neuromast

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neuromast

[′nu̇r·ō‚mast]
(vertebrate zoology)
A lateral-line sensory organ in fishes and other lower vertebrates consisting of a cluster of receptor cells connected with nerve fibers.
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adloji species group through the possession of a long and triangular anal fin in females, two to four parietal neuromasts and the presence of a black ventral margin in the pectoral fins of males (except in A.
In the TG fish in the present study, we found specific and strong GFP expression in tissues that other biosensor studies have not identified as targets for estrogen, including the heart, skeletal muscle, neuromasts, and otic vesicle/eye and otic vesicle/eye ganglions (Figure 2B, C).
It's not just that it describes a different quality of reality, but also that in place of just two eyes or ears this sense is fed by many discrete lateral-line organs, each of which in turn is composed of several neuromasts.
Its sensory line system is composed of short vertical canals containing single neuromasts, and of short U-shaped canals connecting pores of one skeletal element, or those of adjacent tesserae or scales.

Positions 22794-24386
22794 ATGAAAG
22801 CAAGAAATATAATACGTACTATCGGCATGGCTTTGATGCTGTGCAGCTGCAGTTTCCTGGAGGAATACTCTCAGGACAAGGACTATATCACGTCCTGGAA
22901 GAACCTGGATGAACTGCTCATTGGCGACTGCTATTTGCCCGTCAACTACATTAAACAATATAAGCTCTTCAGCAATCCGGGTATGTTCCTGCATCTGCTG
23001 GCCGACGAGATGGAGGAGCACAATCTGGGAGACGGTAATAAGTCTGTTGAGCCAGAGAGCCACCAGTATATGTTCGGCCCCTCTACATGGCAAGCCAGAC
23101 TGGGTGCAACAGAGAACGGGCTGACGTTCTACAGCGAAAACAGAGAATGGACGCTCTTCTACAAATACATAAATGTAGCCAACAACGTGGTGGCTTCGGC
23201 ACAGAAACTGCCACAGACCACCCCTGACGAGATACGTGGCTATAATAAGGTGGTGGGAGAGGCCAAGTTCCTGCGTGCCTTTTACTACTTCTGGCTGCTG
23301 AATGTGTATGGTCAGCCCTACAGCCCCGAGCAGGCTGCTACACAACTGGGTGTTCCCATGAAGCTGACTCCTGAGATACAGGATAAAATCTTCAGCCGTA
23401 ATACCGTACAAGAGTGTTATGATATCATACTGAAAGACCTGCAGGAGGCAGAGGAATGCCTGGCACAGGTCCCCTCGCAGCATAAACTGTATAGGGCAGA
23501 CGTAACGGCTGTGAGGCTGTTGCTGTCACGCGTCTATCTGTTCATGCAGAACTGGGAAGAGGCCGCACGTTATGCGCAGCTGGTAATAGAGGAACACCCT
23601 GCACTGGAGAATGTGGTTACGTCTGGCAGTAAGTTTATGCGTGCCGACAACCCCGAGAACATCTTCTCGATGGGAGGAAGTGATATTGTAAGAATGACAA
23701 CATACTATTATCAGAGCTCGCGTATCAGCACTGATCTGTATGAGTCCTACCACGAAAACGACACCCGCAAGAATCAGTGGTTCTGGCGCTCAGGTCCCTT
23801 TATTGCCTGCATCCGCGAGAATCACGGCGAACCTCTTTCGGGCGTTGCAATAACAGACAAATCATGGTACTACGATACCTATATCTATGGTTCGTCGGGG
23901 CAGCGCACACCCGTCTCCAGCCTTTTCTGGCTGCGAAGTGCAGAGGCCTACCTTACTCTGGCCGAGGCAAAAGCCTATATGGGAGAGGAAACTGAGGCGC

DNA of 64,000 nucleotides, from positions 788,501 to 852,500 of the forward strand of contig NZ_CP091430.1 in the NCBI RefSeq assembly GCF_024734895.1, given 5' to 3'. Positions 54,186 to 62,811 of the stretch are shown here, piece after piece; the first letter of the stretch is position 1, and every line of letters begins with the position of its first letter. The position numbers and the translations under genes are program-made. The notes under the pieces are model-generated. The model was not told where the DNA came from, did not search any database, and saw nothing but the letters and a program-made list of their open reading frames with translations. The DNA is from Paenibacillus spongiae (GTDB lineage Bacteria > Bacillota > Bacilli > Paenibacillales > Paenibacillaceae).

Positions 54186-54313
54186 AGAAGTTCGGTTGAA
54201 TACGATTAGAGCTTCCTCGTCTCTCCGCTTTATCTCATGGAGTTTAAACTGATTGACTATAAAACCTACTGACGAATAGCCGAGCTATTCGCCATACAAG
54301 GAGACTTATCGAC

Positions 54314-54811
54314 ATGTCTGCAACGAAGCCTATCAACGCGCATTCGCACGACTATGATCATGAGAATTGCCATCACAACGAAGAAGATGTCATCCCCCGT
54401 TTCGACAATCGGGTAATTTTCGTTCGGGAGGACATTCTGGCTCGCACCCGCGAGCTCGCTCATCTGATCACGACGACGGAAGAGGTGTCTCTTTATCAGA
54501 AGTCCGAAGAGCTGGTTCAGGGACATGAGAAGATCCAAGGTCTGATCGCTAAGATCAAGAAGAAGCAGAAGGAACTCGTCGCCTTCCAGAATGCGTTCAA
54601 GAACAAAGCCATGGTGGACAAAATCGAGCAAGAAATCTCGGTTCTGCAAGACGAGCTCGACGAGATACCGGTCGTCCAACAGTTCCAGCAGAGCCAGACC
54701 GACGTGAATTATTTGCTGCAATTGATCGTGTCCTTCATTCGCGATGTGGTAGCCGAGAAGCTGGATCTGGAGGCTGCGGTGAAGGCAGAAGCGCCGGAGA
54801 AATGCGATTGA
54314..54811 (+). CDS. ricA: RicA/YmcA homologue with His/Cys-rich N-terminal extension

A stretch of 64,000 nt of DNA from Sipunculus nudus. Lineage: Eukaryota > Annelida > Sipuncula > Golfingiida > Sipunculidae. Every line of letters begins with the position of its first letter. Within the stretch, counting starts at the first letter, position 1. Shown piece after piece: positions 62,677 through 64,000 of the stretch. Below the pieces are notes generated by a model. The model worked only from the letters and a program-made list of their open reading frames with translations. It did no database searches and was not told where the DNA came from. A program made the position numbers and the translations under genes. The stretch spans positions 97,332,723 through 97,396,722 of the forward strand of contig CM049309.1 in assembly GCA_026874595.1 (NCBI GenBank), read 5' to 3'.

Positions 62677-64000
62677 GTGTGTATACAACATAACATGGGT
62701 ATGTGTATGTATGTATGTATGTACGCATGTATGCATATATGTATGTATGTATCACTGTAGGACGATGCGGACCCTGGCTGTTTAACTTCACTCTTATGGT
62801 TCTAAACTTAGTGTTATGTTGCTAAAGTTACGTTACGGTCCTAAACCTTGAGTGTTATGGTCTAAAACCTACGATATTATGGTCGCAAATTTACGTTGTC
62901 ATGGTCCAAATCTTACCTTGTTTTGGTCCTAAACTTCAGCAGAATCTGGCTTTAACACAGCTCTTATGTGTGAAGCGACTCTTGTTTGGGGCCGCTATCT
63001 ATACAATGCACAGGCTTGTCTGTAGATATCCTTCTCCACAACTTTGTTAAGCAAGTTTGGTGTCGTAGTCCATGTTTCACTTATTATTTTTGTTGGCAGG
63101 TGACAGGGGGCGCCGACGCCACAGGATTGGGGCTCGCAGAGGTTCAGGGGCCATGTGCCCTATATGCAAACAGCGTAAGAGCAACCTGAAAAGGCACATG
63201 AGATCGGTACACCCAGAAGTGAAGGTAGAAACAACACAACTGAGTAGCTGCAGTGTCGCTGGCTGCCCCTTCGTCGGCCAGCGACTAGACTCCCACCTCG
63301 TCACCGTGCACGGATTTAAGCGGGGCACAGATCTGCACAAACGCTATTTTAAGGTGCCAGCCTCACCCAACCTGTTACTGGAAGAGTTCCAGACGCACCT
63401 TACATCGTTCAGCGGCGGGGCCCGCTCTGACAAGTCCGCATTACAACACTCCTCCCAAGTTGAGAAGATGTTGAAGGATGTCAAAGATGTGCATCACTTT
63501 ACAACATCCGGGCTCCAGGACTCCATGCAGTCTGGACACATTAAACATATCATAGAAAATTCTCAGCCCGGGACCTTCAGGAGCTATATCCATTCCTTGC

Sub-lethal concentrations of waterborne copper are toxic to lateral line neuromasts in zebrafish (Danio rerio).
Fish pick up water movements--like the kicks of an insect just right for lunch or the whoosh of an incoming predator--through sensory cells called neuromasts.
With an eye towards homeland defense needs, engineers have also noted that fish through neuromasts or 'hairs' in the lateral line are able to sense very small changes in their watery environment that allows them to detect and track prey and to form hydrodynamic images of the environment.
marmoratus (Poey), with which they share the presence of four neuromasts on the posterior supraorbital series, a long anterior nostril, and a bony laminar ventral process on the fifth ceratobranchial; K.
The 125-[micro]M dose resulted in expression in epithelial cells of the developing skin, gill, olfactory organ, digestive tract, liver, pronephric ducts of the pronephros, and in the lateral line neuromasts (Figure 3).
Terminology for the arrangement of frontal scales follows Huber (1992), terminology for the cephalic neuromasts series follows Costa (2001).